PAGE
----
Zelda D'Aprano (b.1928) grew up in poverty, left school early and held working-class jobs. She was a communist and unionist before embracing women’s liberation. In October 1969 she twice chained herself to public buildings in Melbourne to highlight the case for equal pay. She was a founder of the Women’s Action Committee in 1970. Her autobiography, Zelda, recorded her struggles.
Equal pay campaign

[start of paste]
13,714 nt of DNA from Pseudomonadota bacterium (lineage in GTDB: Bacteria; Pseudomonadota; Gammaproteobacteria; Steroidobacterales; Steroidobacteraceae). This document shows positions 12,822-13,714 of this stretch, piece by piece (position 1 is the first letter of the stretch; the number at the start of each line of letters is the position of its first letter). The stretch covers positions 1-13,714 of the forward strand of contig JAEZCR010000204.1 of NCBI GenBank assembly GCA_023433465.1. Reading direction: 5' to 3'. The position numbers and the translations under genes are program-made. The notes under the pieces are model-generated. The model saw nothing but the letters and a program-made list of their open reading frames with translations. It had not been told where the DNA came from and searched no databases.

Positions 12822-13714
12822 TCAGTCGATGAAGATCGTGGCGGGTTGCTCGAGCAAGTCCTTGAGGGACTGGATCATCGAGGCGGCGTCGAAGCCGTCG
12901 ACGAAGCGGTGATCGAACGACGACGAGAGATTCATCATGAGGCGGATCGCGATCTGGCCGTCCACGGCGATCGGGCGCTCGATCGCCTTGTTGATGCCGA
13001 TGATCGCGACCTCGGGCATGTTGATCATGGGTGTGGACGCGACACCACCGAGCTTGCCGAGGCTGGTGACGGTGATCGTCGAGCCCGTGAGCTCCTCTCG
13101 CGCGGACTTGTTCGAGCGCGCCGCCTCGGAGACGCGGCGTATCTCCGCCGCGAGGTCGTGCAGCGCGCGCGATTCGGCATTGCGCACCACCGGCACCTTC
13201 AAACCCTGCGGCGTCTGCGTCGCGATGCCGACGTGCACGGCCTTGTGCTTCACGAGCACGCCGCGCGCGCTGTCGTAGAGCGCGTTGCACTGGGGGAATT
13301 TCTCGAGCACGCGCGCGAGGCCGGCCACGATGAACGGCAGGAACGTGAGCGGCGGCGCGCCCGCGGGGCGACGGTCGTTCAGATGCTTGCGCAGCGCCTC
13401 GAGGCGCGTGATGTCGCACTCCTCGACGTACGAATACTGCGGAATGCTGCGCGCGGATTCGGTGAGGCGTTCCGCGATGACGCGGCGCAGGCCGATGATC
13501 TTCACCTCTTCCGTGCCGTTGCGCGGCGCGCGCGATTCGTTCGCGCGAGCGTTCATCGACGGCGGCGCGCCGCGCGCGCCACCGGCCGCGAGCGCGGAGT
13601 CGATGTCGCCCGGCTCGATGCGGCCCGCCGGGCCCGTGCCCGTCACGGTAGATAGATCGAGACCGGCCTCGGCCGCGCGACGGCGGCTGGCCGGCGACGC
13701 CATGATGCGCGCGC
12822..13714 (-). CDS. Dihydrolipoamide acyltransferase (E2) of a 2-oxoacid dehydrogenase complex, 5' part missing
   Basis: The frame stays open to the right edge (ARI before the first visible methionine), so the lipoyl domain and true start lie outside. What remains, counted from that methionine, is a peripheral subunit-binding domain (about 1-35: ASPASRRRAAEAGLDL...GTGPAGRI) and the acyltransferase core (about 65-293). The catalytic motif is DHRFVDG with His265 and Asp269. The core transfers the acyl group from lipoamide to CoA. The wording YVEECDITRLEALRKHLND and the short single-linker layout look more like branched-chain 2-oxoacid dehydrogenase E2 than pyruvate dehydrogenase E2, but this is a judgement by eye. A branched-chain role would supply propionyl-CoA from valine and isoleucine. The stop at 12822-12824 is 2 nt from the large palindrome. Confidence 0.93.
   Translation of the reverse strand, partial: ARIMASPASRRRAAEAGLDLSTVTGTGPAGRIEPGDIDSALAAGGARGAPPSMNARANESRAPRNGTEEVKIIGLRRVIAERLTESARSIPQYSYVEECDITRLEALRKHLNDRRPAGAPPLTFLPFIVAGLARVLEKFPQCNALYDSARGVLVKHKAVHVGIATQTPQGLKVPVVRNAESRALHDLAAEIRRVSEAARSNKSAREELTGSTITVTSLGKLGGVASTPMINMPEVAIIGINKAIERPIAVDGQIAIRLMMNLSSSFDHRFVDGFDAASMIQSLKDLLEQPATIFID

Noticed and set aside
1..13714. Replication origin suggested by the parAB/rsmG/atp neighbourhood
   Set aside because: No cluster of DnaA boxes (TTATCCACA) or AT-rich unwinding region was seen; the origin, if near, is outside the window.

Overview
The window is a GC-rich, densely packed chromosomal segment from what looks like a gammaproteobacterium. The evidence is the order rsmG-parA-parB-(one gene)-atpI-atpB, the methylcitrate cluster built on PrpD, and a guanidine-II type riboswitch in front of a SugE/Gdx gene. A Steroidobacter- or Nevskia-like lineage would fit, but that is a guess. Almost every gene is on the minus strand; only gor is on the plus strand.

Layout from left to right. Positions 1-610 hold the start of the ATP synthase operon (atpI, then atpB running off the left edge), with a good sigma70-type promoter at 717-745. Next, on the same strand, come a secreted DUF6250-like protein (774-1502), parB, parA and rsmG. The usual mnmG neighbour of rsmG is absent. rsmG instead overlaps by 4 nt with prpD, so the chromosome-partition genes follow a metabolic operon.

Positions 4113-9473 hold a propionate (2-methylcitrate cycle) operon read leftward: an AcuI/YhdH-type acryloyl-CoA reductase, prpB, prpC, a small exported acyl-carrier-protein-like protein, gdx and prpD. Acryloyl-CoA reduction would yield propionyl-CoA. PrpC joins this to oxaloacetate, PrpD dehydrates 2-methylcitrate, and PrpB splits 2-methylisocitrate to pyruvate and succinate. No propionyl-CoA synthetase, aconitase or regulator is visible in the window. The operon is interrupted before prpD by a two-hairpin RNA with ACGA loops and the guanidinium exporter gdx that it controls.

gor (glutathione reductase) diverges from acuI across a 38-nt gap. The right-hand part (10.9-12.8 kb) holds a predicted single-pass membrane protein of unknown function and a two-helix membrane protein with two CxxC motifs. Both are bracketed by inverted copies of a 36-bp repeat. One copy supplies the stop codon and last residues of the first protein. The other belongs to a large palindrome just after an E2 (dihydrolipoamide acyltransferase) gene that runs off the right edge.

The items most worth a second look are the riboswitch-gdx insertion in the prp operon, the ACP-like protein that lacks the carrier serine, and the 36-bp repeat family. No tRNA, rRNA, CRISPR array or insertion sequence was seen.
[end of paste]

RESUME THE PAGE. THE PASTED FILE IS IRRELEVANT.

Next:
On 21 October Zelda D’Aprano chains herself to the Commonwealth Building in Melbourne after attending the Equal Pay Case in the Commonwealth Conciliation and Arbitration Commission. She was frustrated by the way women were excluded from the arguments while their pay case was being debated, like ‘cows at the sale yards, while all the men out the front presented arguments as to how much we were worth’. Her actions raise public awareness of the Equal Pay Case, and the Commission finally recognises equal pay for work of equal value in 1972, to be fully implemented by 1975.